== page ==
U.N. Troops Try to Take Control of Haitian Slum
PORT-AU-PRINCE, Haiti -- Hundreds of U.N. peacekeeping troops stormed a stronghold of ousted president Jean-Bertrand Aristide's supporters on Tuesday, seeking control of areas that have become flash points for violence. At least four people were killed.
Shooting broke out between residents and U.N. troops who rolled into Cite Soleil before dawn, said Damian Onses-Cardona, a spokesman for the U.N. mission.
Indian soldiers and volunteers seek survivors in the collision of two trains in Khanpur, in India's northern Punjab province. Thirty-one people were killed.
Those shot in the slum included a 26-year-old woman, a 16-year-old boy and a 13-year-old boy, all injured during gunfire exchanges between peacekeepers and residents.
Cite Soleil, a gritty slum outside Port-au-Prince, has been a center of violence since September, when Aristide loyalists increased protests to demand his return from exile in South Africa. More than 100 people have died in political violence since Sept. 30.
NYALA, Sudan -- About 360,000 needy people in Sudan's Darfur region are out of reach of the World Food Program because of fighting, officials said.
The U.N. agency previously said poor security in North Darfur state had cut off 200,000 people who fled their homes. Officials now say recent fighting in South Darfur has put 160,000 more people out of reach of food supplies.
MADRID -- Spanish police have arrested five men suspected of links to Islamic militant cells that planned to bomb the High Court and Real Madrid's Bernabeu soccer stadium, the Interior Ministry said.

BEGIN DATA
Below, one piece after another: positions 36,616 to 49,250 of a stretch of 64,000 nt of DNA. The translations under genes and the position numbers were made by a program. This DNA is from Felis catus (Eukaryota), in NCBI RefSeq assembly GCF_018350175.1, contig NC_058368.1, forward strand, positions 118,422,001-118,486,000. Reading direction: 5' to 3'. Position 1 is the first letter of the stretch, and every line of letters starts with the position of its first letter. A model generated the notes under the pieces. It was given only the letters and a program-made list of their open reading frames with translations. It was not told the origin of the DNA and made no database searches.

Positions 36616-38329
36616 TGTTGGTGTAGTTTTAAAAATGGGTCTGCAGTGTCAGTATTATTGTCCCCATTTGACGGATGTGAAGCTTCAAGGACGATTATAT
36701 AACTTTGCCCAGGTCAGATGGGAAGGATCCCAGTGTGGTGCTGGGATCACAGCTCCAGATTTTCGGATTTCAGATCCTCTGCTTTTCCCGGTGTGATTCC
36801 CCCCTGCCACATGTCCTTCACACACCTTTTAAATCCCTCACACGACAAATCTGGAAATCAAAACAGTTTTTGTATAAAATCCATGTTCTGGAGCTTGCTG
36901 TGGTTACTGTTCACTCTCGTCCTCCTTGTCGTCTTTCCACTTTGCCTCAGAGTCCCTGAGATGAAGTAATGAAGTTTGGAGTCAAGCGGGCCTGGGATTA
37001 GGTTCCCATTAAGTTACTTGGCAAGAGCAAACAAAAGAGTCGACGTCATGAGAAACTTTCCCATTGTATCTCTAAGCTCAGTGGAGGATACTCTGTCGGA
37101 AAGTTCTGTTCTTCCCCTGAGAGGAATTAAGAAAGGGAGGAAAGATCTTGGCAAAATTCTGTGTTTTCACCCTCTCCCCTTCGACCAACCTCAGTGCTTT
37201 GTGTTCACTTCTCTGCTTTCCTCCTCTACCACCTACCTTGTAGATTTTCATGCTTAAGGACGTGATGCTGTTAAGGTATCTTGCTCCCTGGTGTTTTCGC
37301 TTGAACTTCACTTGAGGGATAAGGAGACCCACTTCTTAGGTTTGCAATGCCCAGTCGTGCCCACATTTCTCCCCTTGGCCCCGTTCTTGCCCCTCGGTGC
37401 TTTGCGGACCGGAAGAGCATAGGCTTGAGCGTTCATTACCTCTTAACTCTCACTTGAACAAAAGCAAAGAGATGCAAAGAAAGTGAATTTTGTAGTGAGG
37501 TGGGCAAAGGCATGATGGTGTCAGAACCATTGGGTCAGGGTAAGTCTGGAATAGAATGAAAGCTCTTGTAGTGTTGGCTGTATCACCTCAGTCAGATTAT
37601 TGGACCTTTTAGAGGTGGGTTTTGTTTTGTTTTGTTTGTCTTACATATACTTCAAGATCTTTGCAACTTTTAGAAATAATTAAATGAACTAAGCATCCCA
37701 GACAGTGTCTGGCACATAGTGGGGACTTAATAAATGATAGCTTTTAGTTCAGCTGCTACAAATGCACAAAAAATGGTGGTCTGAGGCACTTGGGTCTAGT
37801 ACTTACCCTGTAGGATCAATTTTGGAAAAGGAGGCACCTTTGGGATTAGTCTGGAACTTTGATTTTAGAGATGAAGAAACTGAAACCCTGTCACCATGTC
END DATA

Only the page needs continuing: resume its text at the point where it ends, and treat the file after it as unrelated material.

The ministry identified the men as three Algerians, a Moroccan and a Spaniard of Moroccan origin. The arrests were part of Operation Nova, aimed at militants police believe were planning a truck bomb attack on the High Court, the special crimes court that is conducting at least nine separate investigations into armed Islamic groups.
The middle east
CAIRO -- Egypt, Israel and the United States reached an agreement that allows Egyptian industry to sell products with Israeli parts duty free in the United States. The accord is the first between Egypt and Israel since their peace treaty in 1979.
The Egyptian foreign trade and industry minister, Rashid Mohamed Rashid, along with his Israeli counterpart, Ehud Olmert, and U.S. Trade Representative Robert B. Zoellick signed the accord in Cairo. It established seven industrial zones in Cairo, Alexandria and Port Said whose Israeli-Egyptian products will not be subject to U.S. import duties.
KHANPUR, India -- Soldiers pulled bodies from the crushed cars of two trains that collided in northern India, killing 31 people. The railway minister said the crash was "nothing less than a brutal murder."
At least 50 people were injured -- with 16 of them in serious condition -- in the crash in rural northern Punjab state, railway officials said.
A "communications snag" between stationmasters at two stations apparently led to the crash, with an express train and a local train allowed to travel toward each other on the same track.
The two stationmasters, as well as an engineer who allegedly did not prevent the two trains from moving on the same track, were fired and will face criminal charges of culpable homicide, an official said.
-- From News Services